January 24, 2014
January 24, 2014
Supreme Court to Review Significant Property Rights Case
Court’s ruling will impact landowners across the US
The Supreme Court of the United States will headr oral arguments in Brandt v. United States. The National Federation of Independent Business (NFIB) Small Business Legal Center and the Owners Council of America previously filed an amicus brief with the Supreme Court in this property rights case. The brief argued that the government cannot establish a trail across private property without first paying the owner just compensation as required by the Takings Clause of the U.S. Constitution, and, further, the government cannot avoid that obligation by redefining previously recognized property rights.
Executive Director of the NFIB Small Business Legal Center Karen Harned issued the following statement in advance of the Court’s hearing:
“There is more to this case than a land-use dispute over abandoned railways. The arguments raised by the United States—and embraced in the Tenth Circuit—have profound implications for the larger fight for property rights in America.
This is because the federal government is trying to circumvent constitutional protections for private property rights by essentially redefining previously recognized property rights.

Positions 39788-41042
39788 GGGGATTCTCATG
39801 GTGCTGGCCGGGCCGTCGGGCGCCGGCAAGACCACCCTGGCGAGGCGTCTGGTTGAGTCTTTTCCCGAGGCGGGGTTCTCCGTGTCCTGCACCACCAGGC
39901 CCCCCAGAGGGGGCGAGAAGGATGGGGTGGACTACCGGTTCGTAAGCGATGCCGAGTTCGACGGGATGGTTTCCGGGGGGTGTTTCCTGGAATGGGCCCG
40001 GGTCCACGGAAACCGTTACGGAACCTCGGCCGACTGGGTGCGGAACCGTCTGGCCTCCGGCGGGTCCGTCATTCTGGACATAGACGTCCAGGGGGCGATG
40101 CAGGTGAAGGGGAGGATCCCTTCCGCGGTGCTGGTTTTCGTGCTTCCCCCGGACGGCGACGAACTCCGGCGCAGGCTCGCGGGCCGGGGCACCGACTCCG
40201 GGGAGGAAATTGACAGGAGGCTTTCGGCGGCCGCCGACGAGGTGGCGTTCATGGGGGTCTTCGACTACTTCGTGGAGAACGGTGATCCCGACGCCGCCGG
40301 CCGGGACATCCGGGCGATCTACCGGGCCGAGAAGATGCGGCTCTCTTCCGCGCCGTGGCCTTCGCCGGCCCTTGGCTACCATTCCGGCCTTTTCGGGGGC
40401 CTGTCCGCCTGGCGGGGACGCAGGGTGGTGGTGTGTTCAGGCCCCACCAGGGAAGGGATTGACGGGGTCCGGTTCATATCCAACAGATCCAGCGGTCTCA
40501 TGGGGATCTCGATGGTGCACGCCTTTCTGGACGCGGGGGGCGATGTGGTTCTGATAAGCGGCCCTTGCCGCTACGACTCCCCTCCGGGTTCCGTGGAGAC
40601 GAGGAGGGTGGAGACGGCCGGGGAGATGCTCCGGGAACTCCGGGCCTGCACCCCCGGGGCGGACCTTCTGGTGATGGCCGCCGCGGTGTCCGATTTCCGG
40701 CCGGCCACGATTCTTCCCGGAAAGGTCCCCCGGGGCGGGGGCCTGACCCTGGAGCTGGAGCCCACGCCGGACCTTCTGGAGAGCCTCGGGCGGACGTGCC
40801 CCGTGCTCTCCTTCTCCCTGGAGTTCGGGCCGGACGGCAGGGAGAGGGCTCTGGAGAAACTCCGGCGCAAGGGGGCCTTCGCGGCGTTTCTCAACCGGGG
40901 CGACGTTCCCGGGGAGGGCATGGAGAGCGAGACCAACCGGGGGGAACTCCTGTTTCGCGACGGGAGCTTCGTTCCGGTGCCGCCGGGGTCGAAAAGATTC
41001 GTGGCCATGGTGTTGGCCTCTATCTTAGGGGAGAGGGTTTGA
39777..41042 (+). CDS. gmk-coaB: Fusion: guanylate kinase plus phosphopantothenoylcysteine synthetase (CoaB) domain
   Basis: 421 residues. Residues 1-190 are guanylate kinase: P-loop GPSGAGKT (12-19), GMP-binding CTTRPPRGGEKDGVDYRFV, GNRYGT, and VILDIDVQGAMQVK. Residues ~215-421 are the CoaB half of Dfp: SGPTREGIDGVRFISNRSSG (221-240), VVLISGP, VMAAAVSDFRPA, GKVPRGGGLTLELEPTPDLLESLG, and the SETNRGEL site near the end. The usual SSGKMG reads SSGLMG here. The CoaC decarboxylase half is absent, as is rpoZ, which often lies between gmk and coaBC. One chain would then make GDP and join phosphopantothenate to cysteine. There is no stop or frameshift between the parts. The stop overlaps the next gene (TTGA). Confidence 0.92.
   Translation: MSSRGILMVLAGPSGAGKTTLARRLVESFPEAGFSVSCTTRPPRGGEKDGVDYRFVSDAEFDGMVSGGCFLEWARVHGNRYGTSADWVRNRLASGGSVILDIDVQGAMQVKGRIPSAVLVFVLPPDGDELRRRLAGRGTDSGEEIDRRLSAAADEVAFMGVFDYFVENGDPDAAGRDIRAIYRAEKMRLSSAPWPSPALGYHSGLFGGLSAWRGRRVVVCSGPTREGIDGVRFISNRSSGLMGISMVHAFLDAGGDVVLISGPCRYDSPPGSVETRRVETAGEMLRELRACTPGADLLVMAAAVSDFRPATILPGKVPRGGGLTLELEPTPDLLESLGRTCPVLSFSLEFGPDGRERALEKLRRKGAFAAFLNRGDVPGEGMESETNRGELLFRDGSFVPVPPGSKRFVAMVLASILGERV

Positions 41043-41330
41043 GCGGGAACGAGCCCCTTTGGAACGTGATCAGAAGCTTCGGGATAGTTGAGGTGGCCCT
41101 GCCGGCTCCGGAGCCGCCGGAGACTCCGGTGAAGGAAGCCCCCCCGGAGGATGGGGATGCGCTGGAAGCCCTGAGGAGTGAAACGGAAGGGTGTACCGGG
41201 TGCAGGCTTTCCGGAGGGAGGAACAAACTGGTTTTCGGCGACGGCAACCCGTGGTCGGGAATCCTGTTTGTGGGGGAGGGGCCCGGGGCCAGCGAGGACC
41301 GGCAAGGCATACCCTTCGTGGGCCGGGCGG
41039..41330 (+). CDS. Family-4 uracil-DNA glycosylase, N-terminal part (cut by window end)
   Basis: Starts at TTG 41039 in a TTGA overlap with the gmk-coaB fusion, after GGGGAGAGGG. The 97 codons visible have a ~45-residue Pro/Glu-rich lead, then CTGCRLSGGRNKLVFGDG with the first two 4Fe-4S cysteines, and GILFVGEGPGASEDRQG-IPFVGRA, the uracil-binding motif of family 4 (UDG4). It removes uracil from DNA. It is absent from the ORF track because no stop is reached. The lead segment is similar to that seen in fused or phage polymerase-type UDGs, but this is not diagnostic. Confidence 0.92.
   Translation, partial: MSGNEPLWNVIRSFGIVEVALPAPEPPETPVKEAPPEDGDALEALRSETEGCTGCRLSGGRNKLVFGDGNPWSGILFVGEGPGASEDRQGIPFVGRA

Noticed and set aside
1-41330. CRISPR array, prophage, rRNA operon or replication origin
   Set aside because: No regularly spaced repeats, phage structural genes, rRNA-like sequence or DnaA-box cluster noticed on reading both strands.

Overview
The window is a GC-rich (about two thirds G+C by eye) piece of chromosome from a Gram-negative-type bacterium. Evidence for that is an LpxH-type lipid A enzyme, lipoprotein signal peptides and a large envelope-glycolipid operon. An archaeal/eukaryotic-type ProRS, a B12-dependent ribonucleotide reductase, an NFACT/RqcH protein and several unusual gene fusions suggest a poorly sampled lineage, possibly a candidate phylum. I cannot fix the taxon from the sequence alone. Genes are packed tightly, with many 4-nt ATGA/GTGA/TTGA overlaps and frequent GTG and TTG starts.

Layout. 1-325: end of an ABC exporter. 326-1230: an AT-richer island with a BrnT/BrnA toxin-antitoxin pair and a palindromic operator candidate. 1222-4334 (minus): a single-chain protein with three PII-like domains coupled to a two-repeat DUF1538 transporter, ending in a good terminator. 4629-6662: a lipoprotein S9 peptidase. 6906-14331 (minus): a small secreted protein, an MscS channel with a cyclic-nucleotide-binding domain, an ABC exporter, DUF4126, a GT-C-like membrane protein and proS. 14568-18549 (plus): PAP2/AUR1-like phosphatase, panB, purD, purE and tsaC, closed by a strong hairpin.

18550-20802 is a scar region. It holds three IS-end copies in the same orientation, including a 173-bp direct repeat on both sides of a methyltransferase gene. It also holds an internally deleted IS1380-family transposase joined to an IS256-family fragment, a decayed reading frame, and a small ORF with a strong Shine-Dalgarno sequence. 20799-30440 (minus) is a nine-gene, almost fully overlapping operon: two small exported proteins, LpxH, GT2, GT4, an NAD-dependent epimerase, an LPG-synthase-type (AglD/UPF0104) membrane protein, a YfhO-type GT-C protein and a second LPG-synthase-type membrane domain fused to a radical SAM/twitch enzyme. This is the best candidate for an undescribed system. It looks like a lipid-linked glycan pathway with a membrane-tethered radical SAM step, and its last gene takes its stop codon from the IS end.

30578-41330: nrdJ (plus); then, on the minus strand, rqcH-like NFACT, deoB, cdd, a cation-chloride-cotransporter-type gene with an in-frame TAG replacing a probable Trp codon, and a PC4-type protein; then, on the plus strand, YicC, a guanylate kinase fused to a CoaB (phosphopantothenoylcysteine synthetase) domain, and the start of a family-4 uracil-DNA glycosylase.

For many small-business owners—farmers and ranchers especially—property is essential to their livelihood and the success of their business. Government shouldn’t be able take away their rights simply by denying they ever existed. As such, we encourage the Supreme Court to overrule the Tenth Circuit’s decision and protect small businesses.”
This case involves the General Railroad Right-of-Way Act of 1875, under which thousands of miles of rights-of-way were established across the United States. The act allowed railroads to acquire easements all over the country in order to lay tracks. These easements were written so that they would revert back to the property owner in the event the railroads ever abandoned the easements. But in 1988, Congress passed a “railbanking” statute which holds that upon abandonment, these easements could be morphed into a public recreational trail, with the landowner receiving no compensation.
In this case the Marvin Brandt acquired land in Wyoming that came with pre-existing railroad easements. In 2001, the owner of the easement abandoned all claims to it, returning the property to the Brandt family. However, in 2006 the US government sued for title to the former easement land on the theory that the government retained a residual claim to it after the railroad abandoned it. Brandt argued that the government had no such right and that taking his land required just compensation under the Fifth Amendment’s Takings Clause. However, the Tenth Circuit refuted Federal Circuit precedent and handed over Brandt’s land to the United States without any compensation.
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